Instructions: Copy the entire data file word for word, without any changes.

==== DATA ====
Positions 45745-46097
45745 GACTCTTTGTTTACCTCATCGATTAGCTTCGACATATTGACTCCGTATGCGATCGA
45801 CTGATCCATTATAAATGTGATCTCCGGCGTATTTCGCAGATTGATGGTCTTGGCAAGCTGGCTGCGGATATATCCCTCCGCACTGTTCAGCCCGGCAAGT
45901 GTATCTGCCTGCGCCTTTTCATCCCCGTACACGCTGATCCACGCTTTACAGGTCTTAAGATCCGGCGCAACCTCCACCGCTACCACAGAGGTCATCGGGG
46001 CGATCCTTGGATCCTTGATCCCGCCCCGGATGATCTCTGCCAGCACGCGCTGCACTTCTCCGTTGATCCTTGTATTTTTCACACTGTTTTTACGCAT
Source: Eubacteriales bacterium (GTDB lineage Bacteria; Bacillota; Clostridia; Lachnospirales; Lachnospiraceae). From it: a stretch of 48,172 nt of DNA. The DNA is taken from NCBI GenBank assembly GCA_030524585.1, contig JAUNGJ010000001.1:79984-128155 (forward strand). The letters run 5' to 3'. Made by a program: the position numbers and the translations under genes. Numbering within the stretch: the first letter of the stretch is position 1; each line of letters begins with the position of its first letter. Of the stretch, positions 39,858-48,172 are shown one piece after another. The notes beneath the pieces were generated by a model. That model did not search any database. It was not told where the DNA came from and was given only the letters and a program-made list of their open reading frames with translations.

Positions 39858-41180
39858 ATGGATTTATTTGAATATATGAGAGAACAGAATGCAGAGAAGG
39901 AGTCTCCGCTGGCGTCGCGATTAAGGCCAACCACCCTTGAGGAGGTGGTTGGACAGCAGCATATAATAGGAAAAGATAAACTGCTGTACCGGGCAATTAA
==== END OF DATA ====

Positions 45745-46097
45745 GACTCTTTGTTTACCTCATCGATTAGCTTCGACATATTGACTCCGTATGCGATCGA
45801 CTGATCCATTATAAATGTGATCTCCGGCGTATTTCGCAGATTGATGGTCTTGGCAAGCTGGCTGCGGATATATCCCTCCGCACTGTTCAGCCCGGCAAGT
45901 GTATCTGCCTGCGCCTTTTCATCCCCGTACACGCTGATCCACGCTTTACAGGTCTTAAGATCCGGCGCAACCTCCACCGCTACCACAGAGGTCATCGGGG
46001 CGATCCTTGGATCCTTGATCCCGCCCCGGATGATCTCTGCCAGCACGCGCTGCACTTCTCCGTTGATCCTTGTATTTTTCACACTGTTTTTACGCAT
Source: Eubacteriales bacterium (GTDB lineage Bacteria; Bacillota; Clostridia; Lachnospirales; Lachnospiraceae). From it: a stretch of 48,172 nt of DNA. The DNA is taken from NCBI GenBank assembly GCA_030524585.1, contig JAUNGJ010000001.1:79984-128155 (forward strand). The letters run 5' to 3'. Made by a program: the position numbers and the translations under genes. Numbering within the stretch: the first letter of the stretch is position 1; each line of letters begins with the position of its first letter. Of the stretch, positions 39,858-48,172 are shown one piece after another. The notes beneath the pieces were generated by a model. That model did not search any database. It was not told where the DNA came from and was given only the letters and a program-made list of their open reading frames with translations.

Positions 39858-41180
39858 ATGGATTTATTTGAATATATGAGAGAACAGAATGCAGAGAAGG
39901 AGTCTCCGCTGGCGTCGCGATTAAGGCCAACCACCCTTGAGGAGGTGGTTGGACAGCAGCATATAATAGGAAAAGATAAACTGCTGTACCGGGCAATTAA